shoulder
joint
is
a
complex
and
intricate
joint
collection
[1].
This
joint
has
the
greatest
range
of
motion
in
the
joints
of
the
body
and
moves
in
an
area
more
than
one
hemisphere
[2].
In
Emergency
medicine,
we
commonly
encountered
with
shoulder
injuries
[3].
The
statistics
show
that
8-13%
of
all
athletes
injuries
are
related
to
shoulder
and
shoulder
dislocation
accounts
for
50%
of
total
dislocation
in
the
emergency
room
[4].
Damage
to
the
shoulder
can
be
caused
by
a
hit
(direct
or
indirect)
or
excessive
use.
Shoulder
injuries
are
common
in
most
sports
because
almost
every
major
sport
uses
a
shoulder
joint
in
some
way
[5].
Most
shoulder
injuries
are
evaluated
based
on
bone
damage
with
simple
radiography,
and
in
a
few
cases,
CT
scan,
MRI,
or
shoulder
ultrasound
are
needed
[6].
Shoulder
injuries
consist
of
a
large
percentage
of
athlete's
shoulder
injuries,
and
they
are
a
common
cause
for
emergency
attendance
[7].
Timely
diagnosis,
treatment,
and
management
of
these
patients
are
among
the
important
tasks
of
the
emergency
department
[8].
Getting
accurate
biography
and
physical
examination
in
the
first
place
Open
Access
Maced
J
Med
Sci.
2018
Nov
25;
6(11):2101-2106.
2101
Clinical
Science
is
the
most
important
and
most
complete
work
to
be
done,
including
physical
examination
of
the
clavicle,
shoulder,
arm
including
precise
inspection,
touch,
examination
of
active
and
passive
motion
of
the
joint,
neurovascular
evaluation,
muscular
strength
tests
and
diagnostic
tests
[9].
Deformities
due
to
glenohumeral
dislocation,
clavicle
fracture,
acromioclavicular
joint
separation
are
usually
clinically
apparent
[10].
Effusion,
ecchymosis,
and
erythema
should
be
taken
into
account
at
first
glance
[11].
Sternoclavicular
joint,
clavicle,
acromioclavicular
joint
and
proximal
humerus
should
be
investigated
in
line
with
tenderness
[12].
The
lack
of
early
diagnosis
of
shoulder
bone
damage
results
in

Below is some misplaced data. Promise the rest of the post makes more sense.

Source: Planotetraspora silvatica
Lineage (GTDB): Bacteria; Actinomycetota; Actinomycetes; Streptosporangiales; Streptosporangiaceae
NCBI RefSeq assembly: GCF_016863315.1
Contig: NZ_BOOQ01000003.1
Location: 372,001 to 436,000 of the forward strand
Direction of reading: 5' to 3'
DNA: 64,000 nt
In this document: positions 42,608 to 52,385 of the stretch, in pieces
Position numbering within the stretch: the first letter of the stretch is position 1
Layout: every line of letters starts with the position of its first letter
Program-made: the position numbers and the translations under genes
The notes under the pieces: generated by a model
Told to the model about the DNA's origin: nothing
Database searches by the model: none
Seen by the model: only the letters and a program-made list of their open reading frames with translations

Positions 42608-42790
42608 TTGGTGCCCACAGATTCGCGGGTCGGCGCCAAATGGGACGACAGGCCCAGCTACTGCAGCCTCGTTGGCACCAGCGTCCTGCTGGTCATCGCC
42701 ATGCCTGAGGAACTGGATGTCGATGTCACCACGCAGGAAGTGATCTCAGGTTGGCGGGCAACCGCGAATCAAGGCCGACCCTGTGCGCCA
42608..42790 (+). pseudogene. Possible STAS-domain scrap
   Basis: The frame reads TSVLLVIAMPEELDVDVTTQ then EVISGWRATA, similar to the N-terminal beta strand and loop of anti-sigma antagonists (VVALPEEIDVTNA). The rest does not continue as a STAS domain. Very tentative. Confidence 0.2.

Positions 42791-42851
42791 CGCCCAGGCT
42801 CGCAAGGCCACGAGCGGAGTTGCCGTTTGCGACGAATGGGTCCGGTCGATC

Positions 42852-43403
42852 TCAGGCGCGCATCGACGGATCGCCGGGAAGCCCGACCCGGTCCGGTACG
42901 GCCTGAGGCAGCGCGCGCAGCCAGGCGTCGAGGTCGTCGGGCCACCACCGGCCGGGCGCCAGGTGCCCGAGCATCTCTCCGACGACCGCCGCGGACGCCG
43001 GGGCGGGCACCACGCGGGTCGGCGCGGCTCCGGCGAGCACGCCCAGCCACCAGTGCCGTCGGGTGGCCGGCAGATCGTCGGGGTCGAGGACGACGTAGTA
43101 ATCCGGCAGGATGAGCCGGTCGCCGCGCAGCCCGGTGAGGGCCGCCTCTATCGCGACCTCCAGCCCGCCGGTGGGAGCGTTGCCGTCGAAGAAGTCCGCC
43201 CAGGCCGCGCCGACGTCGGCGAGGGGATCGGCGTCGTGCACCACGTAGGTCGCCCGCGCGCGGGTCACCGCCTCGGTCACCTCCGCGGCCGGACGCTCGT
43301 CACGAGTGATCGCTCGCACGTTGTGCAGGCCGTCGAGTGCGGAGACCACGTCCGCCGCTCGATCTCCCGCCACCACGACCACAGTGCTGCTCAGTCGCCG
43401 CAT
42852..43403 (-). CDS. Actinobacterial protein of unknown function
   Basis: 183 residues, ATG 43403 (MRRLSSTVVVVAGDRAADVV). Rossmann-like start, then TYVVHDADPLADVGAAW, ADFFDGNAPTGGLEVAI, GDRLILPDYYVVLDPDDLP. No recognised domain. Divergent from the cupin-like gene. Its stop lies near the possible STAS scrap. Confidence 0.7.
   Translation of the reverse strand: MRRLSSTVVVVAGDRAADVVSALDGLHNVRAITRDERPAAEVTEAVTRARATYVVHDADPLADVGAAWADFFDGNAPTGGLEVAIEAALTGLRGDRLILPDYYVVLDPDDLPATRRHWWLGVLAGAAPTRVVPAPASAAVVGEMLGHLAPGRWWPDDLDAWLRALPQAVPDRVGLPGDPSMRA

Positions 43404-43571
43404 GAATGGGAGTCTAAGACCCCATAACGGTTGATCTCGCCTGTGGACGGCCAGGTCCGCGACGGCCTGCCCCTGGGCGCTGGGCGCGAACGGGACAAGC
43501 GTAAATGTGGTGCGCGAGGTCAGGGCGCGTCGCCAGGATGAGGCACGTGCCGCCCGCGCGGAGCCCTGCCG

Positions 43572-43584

undesirable
long-term
outcomes
and,
in
some
cases,
permanent
in
the
shoulder
joint,
some
of
which
include
chronic
dislocation,
degenerative
injuries,
and
major
vascular
injuries
[13].
The
method
for
detecting
the
type
and
extent
of
injury
to
the
shoulder
joint
is
completed
at
first
in
the
clinic,
by
taking
into
account
the
patient's
precise
history
and
physical
examination,
and
it
is
used
in
the
post-imaging
phase
to
help
diagnose
that
the
simplest
of
which
is
standardised
radiographs
of
the
shoulder.
Performing
radiography
involves
spending
time
and
expenses
and
exposing
the
patient
to
radiation
[14].
Also,
researches
have
shown
that
in
many
cases
these
graphs
do
not
show
any
particular
problem
and
are
not
a
guide
to
treatment;
therefore,
researchers
have
always
sought
to
find
criteria
for
the
diagnosis
of
suitable
part
of
the
body
for
the
radiography
of
the
damaged
part
of
the
body.
In
this
regard,
Ottawa
and
Nexus
Critters
have
been
developed
as
criteria
for
knee
and
neck
radiography
in
trauma.
In
this
regard,
due
to
the
prevalence
of
shoulder
injuries
among
athletes
and
other
people
and
the
prevalence
of
radiography
for
these
injuries,
there
is
still
no
valid
indication
for
shoulder
radiography.
Therefore,
in
this
study,
we
aimed
to
investigate
the
relationship
between
some
signs
and
clinical
examinations
of
the
shoulder
with
shoulder
bone
injuries
and
the
need
for
radiography.
Material
and
Methods
This
study
was
a
cross-sectional
study.
All
patients
aged
18-70
years
who
referred
to
Emam
Reza
and
Hasheminejad
Hospitals
due
to
blunt
shoulder
trauma
and
had
criteria
for
entering
the
study
and
did
not
have
exclusion
criteria
were
studied.
On
admission,
the
clinical
criteria
were
evaluated
with
an
initial
examination
including
abduction,
rotation,
and
examination
of
the
localised
tenderness
of
the
acromioclavicular
joint,
clavicle,
humerus,
to
examine
shoulder
joint
ecchymosis.
Then,
the
results
of
the
examination
were
recorded
in
pre-prepared
forms,
followed
by
standard
shoulder
radiography
(three
posterior-anterior,
axillary,
Y-view
views).
Then
the
results
of
the
graphs
were
examined
and
recorded.
Then
the
findings
of
clinical
examination
were
compared
with
radiographic
findings.
Inclusion
criteria:
1.
Patients
with
shoulder
blunt
trauma.
2.
Patients
aged
18-70
years.
Exclusion
criteria:
1.
Previous
history
of
shoulder
bone
injury.
2.
Dissatisfaction
for
participating
in
the
study.
3.
Patients
with
previous
shoulder
deformity.
4.
Patients
with
previous
shoulder
surgery.
5.
Patients
with
inflammatory
and
degenerative
diseases
of
the
shoulder.
Based
on
n
=
z
2
pq/d
2
with
a
confidence
coefficient
of
95%
and
p
=
q
=
0.5,
in
the
most
conservative
mode,
the
sample
size
of
the
sample
can
be
calculated
for
a
high
value
and
finally
100
cases
were
considered.
The
results
after
being
recorded
were
analysed
by
SPSS
software,
MacAdam
test,
and
Kappa
coefficient,
the
agreement
between
clinical
examinations
and
radiographic
findings
was
assessed.
Results
In
this
study,
of
104
patients
referred
to
Emam
Reza
and
Hasheminejad
Hospital
during
the
2014
and
2015
due
to
blunt
shoulder
trauma,
67
were
males
(64%),
and
37
were
female
(34%).
This
number
of
patients
was
divided
by
age
into
four
groups:
in
the
first
group,
that
was
the
age
range
of
18
to
30
years,
59
patients
with
a
frequency
of
56.7%,
in
the
second
group
who
were
between
the
ages
of
31
and
43
years,
20
patients
with
a
frequency
of
19.2%,
in
the
third
group,
in
the
age
range
of
44